All Saints’ Day. All Souls’ Day. All Hallows’ Eve. The Day of the Dead. Our various celebrations this week remind us of an overriding truth that is at the core of so many of our religious and cultural traditions — death can’t separate us from love.
Those who love us are with us always. They’re near, dear, and not-so-departed. They remain an intimate and important part of our daily journey to become more loving people and to build a more just society together.
We’re reminded that death isn’t about destruction or separation; it’s a moment of holy transformation that takes us even deeper into life. We trade our heartbeat for a deeper place in the heart of God who is love, a heart that remains active and involved in our world.
Those who die remain part of our lives. Death can’t break our connection to Jesus’ embodied spirit of love – he is with us always.
Over the centuries, the church has recognized and celebrated the communion of saints — we’re still in intimate company with those who have died. Catholic and other traditions encourage communing with saints — seeking their wisdom and guidance and assistance.
Various faiths and cultures throughout human history have drawn us to this truth. Even our pop culture recognizes it in myriad ways. Star Wars and Harry Potter depict family and friends remaining active in our lives, giving us their presence and encouragement. Paul McCartney wrote a song about his departed mother — Mary — coming to him in a dream with words of wisdom.
Many people have other stories of a loved one appearing in a dream or some other form at important times in their lives, bringing comfort or guidance or some other message. It’s universal across generations, religions, and cultures.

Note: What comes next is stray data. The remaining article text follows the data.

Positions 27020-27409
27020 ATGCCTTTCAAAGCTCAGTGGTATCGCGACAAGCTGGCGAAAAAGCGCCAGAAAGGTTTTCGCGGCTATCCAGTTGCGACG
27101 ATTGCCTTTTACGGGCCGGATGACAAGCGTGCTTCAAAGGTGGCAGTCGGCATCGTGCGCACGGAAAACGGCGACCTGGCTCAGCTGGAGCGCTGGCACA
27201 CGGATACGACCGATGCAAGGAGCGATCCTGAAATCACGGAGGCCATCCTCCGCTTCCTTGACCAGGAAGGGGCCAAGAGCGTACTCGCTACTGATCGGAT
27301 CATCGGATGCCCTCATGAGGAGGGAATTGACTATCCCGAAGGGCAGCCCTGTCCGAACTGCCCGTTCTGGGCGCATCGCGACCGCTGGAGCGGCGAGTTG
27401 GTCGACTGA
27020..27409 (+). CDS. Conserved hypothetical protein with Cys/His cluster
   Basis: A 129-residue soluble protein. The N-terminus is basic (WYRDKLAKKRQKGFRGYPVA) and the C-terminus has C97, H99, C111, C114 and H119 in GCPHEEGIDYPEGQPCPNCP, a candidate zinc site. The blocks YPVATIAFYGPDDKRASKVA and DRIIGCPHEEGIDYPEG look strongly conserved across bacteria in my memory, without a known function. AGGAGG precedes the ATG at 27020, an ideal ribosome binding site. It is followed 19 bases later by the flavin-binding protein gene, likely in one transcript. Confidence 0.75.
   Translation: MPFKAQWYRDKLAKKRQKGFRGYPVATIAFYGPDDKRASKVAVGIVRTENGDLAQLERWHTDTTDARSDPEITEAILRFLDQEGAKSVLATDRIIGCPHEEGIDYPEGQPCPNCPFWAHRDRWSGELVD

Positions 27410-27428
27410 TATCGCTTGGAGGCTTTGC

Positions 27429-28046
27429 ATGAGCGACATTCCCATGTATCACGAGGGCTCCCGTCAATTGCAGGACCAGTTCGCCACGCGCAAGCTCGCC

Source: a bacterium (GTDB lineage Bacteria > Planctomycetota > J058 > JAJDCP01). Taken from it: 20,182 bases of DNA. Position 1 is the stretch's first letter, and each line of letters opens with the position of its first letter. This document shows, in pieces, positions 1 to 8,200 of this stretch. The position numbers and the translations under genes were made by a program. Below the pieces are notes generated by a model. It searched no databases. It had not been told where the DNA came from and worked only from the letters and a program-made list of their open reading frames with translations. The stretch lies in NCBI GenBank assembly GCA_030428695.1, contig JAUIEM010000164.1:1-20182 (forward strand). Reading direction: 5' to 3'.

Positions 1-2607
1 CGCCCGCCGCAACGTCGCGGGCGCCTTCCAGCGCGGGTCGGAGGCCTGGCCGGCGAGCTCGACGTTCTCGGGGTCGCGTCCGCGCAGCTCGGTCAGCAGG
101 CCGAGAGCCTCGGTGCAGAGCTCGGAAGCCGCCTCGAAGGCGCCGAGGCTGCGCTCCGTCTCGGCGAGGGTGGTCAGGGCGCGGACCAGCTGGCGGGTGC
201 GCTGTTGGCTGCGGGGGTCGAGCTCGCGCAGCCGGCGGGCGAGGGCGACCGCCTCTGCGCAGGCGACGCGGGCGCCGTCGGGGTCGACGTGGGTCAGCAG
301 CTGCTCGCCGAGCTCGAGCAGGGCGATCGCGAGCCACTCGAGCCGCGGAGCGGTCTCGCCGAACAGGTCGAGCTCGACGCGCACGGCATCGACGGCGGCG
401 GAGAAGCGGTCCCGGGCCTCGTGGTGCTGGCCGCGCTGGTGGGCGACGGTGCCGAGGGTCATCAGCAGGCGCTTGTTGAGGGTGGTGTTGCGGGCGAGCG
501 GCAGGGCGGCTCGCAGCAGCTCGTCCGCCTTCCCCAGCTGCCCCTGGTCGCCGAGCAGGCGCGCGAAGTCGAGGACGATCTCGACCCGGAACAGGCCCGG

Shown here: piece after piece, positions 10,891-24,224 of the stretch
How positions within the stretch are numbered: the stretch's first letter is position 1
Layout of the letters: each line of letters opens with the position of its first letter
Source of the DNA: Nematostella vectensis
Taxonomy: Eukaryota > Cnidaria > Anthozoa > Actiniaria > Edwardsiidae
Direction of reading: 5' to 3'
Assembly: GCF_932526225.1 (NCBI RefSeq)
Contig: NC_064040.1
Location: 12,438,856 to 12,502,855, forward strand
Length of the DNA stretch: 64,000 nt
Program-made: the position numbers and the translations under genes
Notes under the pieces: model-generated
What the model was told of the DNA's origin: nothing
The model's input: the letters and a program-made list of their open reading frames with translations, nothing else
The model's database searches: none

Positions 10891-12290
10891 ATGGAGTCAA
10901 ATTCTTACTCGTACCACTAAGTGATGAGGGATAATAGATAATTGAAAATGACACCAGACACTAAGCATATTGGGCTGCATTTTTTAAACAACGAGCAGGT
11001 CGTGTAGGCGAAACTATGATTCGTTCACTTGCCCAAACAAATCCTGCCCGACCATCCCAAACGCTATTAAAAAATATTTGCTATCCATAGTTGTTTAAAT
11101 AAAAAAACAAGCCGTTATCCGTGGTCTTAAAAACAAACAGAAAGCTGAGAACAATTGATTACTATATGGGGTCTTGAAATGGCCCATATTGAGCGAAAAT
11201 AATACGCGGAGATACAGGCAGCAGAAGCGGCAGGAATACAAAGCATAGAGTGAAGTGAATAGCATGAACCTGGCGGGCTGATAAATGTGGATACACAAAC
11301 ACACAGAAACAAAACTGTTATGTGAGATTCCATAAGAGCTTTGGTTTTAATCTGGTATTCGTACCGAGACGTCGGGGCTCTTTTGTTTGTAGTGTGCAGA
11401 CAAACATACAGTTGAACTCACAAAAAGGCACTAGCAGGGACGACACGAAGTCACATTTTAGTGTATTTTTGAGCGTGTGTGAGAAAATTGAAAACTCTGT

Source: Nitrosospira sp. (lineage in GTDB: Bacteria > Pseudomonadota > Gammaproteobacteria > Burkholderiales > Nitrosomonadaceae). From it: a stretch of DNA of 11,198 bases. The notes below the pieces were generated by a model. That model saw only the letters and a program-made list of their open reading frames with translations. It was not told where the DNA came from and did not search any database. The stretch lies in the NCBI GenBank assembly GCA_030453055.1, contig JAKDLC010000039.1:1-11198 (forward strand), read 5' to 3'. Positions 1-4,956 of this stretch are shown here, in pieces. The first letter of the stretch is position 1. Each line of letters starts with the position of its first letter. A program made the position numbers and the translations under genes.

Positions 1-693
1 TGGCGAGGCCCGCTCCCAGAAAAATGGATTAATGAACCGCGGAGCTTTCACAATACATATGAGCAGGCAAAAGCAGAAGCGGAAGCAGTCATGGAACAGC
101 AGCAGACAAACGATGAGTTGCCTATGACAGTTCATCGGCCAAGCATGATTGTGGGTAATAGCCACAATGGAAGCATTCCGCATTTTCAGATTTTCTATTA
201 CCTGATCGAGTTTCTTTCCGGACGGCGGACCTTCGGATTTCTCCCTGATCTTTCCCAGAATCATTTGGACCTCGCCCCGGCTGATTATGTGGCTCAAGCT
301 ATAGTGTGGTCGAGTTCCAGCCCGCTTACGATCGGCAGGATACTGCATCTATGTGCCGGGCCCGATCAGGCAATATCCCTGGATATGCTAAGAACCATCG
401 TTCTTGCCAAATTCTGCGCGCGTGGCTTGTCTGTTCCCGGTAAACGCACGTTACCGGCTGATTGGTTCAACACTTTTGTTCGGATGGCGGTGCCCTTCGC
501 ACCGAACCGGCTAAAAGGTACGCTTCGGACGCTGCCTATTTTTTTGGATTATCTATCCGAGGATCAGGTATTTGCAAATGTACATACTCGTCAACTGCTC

There’s something there, even though we can’t wrap our limited brains and our limited experiences around it. We think in three-dimensional ways, but there are other dimensions at work. Faith encourages us to recognize the spiritual dimension which is intimately bound with all.
Creation is all one thing, like a giant blanket. There are many threads on the blanket, all woven tightly together and when someone dies, they move from one thread to an adjacent one. But they’re still wrapped snugly around us, and not just in a metaphorical way.
Their paths and ours continue to overlap. We still travel together.
This can be a great comfort when we ache for their touch and experience the pain of missing a loved one's voice, their laugh, and their reassurance that we are loved and never alone. We can quiet our minds and go deeper inside our hearts and hear them again.
It’s also a reassurance in our daily struggle to bring love and justice more deeply into our world. Our spiritual ancestors who struggled before us — who dedicated their lives to equality for all God’s children — are still part of the struggle with us. Death doesn’t end our involvement in the kingdom of God movement; it merely transforms it. We can take reassurance and courage from knowing that those loving and prophetic people still march with us and work with us.
They still guide us and lead us forward. And when each of us moves on, we will remain part of the struggle, too.
As Paul puts it, there is nothing that can separate us from God’s powerful love, not even death itself. I’d say the same thing about those who love deeply. Nothing can separate us from their love, either.
Certainly nothing as small as death.